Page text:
White "Aborigines" soaking up funds needed for blacksAndrew Bolt got prosecuted and convicted for saying this. Good that someone now is allowed to say it
Cosseted urbanites who belatedly self-identify as indigenous are ripping much-needed funds from the pockets of their disadvantaged brethren in remote communities farther north, according to one of the nation’s highest-profile Aboriginal bodies.
The Yothu Yindi Foundation, which runs the annual Garma Festival in Arnhem Land, yesterday told the Productivity Commission that counting indigeneity in the formula used to allocate GST revenue might be hurting those in areas with the highest need.
YYF representatives said “exponential” growth in the indigenous-identifying populations of southern states — over and above that attributable to natural factors — was “draining away” money from the Northern Territory.
Bob Beadman, who previously chaired the local branch of the body responsible for implementing the GST formula, said YYF was also concerned about identity “fraud” and called for “greater efforts to distinguish degrees of need among the Aboriginal population”.
“We believe the self-identification provision in the census is encouraging people to come forward for reasons of their own. Some of those reasons might be to do with the work of genealogists … if there was an indigenous ancestor 200 years ago, suddenly an entirely new family appears on the census data as indigenous,” Mr Beadman said.
“We know from census data that 80 per cent of marriages interstate are to a non-indigenous partner, and the kids of that union then become indigenous … all of this growth in numbers is drawing money away from the Territory.”
Mr Beadman made the comments at a PC hearing into the horizontal fiscal equalisation formula, which governs the Commonwealth Grants Commission’s allocation of GST. Over half the Territory government’s annual budget typically consists of GST.
“A double university-degree, double-income family in their own house in Parramatta should have much lesser value in the weighting that the CGC would give to an indigenous family (as compared) with (a family consisting of) several intergenerational levels of welfare dependency, all unemployed and in a humpy in a remote community like Papunya,” he said.SOURCE Religious freedom laws not included in same-sex marriage bill
Malcolm Turnbull is facing mounting hostility among conservative MPs after an overwhelming majority of Coalition senators last night voted for amendments to the same-sex marriage bill only to be shot down when six Coalition senators, including three cabinet ministers, sided with Labor and the Greens to scuttle them.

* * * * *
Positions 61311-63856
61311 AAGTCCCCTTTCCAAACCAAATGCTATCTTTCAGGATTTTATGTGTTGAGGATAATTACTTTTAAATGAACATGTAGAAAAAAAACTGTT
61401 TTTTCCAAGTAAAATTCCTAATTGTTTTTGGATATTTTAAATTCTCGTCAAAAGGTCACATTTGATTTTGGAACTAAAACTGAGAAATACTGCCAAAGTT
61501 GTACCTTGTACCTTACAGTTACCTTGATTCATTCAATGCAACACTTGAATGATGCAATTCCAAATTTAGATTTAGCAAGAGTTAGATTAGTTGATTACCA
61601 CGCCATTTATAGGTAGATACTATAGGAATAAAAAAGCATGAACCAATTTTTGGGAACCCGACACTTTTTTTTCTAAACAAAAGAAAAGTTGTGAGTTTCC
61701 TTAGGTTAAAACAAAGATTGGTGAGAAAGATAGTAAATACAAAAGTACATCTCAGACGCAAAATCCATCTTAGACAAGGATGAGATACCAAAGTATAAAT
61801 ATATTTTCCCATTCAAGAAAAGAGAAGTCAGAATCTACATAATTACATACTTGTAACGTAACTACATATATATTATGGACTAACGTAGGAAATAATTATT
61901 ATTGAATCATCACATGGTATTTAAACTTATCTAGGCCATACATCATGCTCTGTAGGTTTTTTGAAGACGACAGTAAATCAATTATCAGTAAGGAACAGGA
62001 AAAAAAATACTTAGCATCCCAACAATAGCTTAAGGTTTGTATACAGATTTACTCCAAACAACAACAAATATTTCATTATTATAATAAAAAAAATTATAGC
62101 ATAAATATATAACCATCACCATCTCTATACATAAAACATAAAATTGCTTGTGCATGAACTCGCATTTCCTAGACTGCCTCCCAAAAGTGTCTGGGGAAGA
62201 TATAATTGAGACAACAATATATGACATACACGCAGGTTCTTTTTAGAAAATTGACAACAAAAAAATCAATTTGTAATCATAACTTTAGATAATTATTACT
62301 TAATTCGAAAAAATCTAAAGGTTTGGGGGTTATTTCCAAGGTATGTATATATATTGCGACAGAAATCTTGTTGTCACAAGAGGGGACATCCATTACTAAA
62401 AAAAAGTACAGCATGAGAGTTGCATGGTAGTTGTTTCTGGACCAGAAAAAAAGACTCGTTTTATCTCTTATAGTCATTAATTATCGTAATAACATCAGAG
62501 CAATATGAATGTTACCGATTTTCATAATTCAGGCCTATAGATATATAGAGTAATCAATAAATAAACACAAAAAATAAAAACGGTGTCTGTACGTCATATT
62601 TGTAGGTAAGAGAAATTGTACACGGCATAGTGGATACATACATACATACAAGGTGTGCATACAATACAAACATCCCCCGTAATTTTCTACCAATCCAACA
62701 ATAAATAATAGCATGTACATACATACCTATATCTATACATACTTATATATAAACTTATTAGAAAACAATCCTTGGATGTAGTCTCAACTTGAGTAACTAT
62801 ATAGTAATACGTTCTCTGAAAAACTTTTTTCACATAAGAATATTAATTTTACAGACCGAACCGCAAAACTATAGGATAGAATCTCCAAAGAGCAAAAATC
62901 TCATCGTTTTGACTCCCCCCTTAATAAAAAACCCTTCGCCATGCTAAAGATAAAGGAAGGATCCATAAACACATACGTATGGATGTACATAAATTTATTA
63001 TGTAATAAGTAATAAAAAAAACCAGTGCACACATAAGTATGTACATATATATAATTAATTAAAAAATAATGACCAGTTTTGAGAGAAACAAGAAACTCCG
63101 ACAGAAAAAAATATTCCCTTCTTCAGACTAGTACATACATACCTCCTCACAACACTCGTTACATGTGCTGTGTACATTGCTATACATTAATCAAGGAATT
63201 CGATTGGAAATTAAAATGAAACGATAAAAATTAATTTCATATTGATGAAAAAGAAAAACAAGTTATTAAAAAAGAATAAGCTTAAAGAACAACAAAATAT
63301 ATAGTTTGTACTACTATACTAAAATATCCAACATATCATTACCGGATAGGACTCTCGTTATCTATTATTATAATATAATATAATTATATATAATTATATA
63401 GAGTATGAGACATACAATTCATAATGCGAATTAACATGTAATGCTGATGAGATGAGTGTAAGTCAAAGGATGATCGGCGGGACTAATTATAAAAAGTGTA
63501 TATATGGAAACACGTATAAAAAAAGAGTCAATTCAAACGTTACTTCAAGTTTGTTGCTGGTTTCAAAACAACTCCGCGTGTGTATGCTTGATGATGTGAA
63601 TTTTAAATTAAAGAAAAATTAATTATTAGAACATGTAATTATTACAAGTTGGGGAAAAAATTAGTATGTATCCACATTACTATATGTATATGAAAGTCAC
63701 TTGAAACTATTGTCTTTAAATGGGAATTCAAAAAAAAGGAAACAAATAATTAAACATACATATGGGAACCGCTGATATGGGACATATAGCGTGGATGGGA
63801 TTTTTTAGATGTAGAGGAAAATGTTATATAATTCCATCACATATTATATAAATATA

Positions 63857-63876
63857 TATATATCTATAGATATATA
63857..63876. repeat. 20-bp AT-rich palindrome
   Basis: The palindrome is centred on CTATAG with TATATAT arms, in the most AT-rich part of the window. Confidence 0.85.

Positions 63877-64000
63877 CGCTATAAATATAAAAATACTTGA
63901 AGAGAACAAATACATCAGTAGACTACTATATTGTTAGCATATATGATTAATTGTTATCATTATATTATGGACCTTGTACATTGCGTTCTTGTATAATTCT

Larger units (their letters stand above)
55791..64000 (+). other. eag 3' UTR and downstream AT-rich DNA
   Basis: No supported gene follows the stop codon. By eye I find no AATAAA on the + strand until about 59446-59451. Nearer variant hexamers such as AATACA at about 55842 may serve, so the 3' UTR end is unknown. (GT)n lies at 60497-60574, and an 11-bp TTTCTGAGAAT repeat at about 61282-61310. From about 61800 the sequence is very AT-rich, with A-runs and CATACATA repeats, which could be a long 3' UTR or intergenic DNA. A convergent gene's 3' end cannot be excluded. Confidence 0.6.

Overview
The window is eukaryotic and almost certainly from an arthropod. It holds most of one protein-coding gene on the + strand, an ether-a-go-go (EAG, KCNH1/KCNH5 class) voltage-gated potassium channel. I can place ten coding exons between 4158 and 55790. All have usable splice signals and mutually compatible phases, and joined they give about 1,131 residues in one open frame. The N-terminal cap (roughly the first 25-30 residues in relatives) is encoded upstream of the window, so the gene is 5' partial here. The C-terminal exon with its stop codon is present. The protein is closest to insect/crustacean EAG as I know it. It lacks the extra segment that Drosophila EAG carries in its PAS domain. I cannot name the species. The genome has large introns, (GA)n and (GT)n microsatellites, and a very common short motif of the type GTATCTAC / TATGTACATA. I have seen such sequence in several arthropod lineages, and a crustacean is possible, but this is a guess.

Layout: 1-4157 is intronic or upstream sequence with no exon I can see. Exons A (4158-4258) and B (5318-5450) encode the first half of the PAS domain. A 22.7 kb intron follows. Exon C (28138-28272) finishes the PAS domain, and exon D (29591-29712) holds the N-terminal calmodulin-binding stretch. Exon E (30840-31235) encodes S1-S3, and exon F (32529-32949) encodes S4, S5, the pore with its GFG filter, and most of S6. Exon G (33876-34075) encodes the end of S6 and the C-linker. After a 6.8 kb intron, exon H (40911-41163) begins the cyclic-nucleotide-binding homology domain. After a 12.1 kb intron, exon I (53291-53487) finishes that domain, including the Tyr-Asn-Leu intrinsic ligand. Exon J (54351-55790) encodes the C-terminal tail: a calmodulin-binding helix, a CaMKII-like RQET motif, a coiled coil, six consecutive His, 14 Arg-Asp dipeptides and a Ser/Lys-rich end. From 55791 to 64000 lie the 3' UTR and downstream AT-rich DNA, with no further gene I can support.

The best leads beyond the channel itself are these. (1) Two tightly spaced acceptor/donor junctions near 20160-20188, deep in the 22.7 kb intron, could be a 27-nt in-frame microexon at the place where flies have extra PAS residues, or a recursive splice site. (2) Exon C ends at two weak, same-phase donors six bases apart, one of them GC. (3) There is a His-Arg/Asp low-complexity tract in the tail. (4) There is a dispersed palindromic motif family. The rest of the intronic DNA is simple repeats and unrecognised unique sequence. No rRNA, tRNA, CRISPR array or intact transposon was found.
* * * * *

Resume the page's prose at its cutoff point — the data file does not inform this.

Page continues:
The move is likely to see Liberal senator Dean Smith’s bill rammed through the Senate unchanged as early as this morning, crushing attempts by 18 of 26 Coalition senators to secure significant amendments to broaden religious protections.
Liberal frontbencher Zed Seselja last night accused colleagues of conspiring with the Greens and Labor to undermine the rights of parents and freedom of speech. “Labor, Greens and a handful of Liberals are undermining freedom of speech, religion and parental rights in Australia by voting down these amendments,” he said.
The defeat of the first two rounds of amendments put by Liberal senators David Fawcett and James Paterson came as six No voting Labor senators buckled to internal pressure to not cross the floor in support of the amendments, prompting claims Labor’s conscience vote had been torn up.
Cabinet ministers Simon Birmingham, Marise Payne and Nigel Scullion joined Senator Smith and Jane Hume in voting against changes to the Smith bill, ensuring it will pass unamended. The remaining Fawcett/Paterson amendments, including parental rights, also failed.
In a final bid late yesterday to secure a token protection measure, cabinet ministers Matt Canavan and Attorney-General George Brandis moved a reworked amendment to protect people from discrimination for expressing a religious view.
WA Liberal Linda Reynolds voted in favour of the Canavan and Brandis amendments but voted against the others.
Conservative MPs have warned that the Prime Minister faces a potentially hostile partyroom next week with six cabinet ministers and a growing number of frontbenchers supporting amendments, which will now be taken to the lower house when it returns next week to vote on the bill. The same-sex marriage split comes as Mr Turnbull faces pressure from the Nationals to support a commission of inquiry into the banks, as crossparty support mounted for the probe pushed by LNP senator Barry O’Sullivan.
“He will have to respond to this and realise there is a problem. If the Smith bill had been put to a partyroom vote it would have had no chance of being passed,” one senior MP said. “He risks being completely out of step with his partyroom on this.”